Clinical Significance, Pathogenesis, and Management of Postprandial Hyperglycemia

Arch Intern Med. 2003 Jun 9;163(11):1306-16. doi: 10.1001/archinte.163.11.1306.

Abstract

It is well established that strict glycemic control (hemoglobin A1c <7.0%) can prevent the microvascular complications of diabetes mellitus. Recent studies indicate that elevated plasma glucose concentrations are an independent and clinically significant risk factor for cardiovascular disease in nondiabetic and diabetic individuals. Thus, isolated postprandial hyperglycemia (2-hour postprandial glucose level >140 mg/dL [>7.8 mmol/L]) in the face of normal fasting plasma glucose (<110 mg/dL [<6.1 mmol/L]) and normal hemoglobin A1c (<6.1%) values is associated with a 2-fold increased risk of death from cardiovascular disease. These observations imply that more strict glycemic control is required to prevent macrovascular disease than microvascular disease. This review summarizes epidemiologic and experimental studies linking postprandial hyperglycemia to cardiovascular disease and therapeutic approaches available and in development to treat this disorder.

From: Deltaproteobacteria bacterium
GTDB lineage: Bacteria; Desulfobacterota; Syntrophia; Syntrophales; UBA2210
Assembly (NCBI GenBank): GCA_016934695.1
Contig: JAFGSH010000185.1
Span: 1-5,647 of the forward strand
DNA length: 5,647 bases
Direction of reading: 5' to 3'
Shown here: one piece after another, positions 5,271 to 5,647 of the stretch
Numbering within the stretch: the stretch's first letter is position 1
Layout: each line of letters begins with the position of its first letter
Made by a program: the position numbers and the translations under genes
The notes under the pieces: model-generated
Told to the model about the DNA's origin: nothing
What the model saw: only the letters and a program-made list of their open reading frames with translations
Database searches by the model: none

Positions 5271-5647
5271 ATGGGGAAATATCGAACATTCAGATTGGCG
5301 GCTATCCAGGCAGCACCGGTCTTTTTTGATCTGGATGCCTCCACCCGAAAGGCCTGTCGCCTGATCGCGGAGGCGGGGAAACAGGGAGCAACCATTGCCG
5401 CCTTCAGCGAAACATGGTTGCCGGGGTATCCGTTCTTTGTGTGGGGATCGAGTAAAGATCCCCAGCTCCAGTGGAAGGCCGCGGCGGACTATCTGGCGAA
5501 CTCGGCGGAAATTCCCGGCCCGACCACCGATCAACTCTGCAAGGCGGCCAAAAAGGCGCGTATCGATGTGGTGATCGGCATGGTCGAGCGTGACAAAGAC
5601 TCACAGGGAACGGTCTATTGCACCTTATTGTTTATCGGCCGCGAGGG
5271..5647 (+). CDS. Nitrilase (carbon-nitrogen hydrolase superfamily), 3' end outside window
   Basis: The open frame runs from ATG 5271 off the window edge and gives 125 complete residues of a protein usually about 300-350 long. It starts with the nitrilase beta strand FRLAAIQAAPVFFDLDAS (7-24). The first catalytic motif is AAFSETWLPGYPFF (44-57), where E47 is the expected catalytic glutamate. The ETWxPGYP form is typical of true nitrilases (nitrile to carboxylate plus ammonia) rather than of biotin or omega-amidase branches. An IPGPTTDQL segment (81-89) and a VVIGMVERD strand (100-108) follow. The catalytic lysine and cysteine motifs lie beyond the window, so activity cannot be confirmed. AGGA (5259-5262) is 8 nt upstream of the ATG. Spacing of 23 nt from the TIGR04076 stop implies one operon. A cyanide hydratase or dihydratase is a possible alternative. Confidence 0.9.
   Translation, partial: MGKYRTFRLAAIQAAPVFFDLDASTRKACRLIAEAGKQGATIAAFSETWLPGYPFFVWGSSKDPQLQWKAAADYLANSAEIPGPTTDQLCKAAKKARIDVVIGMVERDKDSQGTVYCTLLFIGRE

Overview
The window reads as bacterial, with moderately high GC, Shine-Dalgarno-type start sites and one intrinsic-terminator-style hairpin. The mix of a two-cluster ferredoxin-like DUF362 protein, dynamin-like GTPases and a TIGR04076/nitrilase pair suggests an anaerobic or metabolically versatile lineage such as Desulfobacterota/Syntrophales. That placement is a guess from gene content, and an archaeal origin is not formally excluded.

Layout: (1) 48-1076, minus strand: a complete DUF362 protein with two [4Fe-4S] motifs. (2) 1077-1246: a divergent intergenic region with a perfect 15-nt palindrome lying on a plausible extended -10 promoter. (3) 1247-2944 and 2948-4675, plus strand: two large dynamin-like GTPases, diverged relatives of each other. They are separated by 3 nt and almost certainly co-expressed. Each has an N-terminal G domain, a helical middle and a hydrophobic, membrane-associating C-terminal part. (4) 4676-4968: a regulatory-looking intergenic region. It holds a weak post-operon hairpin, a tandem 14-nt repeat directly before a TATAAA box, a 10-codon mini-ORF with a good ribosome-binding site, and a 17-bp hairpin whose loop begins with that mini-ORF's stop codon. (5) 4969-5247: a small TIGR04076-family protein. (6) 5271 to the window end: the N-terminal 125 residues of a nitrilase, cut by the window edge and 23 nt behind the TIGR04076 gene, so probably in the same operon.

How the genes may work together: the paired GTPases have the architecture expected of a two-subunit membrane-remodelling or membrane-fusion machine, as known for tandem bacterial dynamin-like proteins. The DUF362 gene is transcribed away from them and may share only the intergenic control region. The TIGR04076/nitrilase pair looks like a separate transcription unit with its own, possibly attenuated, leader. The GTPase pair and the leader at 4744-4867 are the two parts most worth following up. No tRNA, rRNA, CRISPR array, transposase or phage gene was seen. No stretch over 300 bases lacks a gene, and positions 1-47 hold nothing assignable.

Publication types

  • Review

MeSH terms

  • Blood Glucose / analysis
  • Cardiovascular Diseases / blood
  • Cardiovascular Diseases / etiology*
  • Cardiovascular Diseases / prevention & control
  • Diabetes Mellitus, Type 2 / physiopathology
  • Diabetes Mellitus, Type 2 / therapy
  • Diabetic Angiopathies / blood
  • Diabetic Angiopathies / physiopathology*
  • Diabetic Angiopathies / prevention & control
  • Glucose Intolerance / physiopathology
  • Glucose Intolerance / therapy
  • Glycated Hemoglobin A / analysis
  • Humans
  • Hyperglycemia / complications*
  • Hyperglycemia / physiopathology
  • Hyperglycemia / therapy
  • Insulin / metabolism
  • Insulin Secretion
  • Postprandial Period*
  • Risk Factors

Substances

  • Blood Glucose
  • Glycated Hemoglobin A
  • Insulin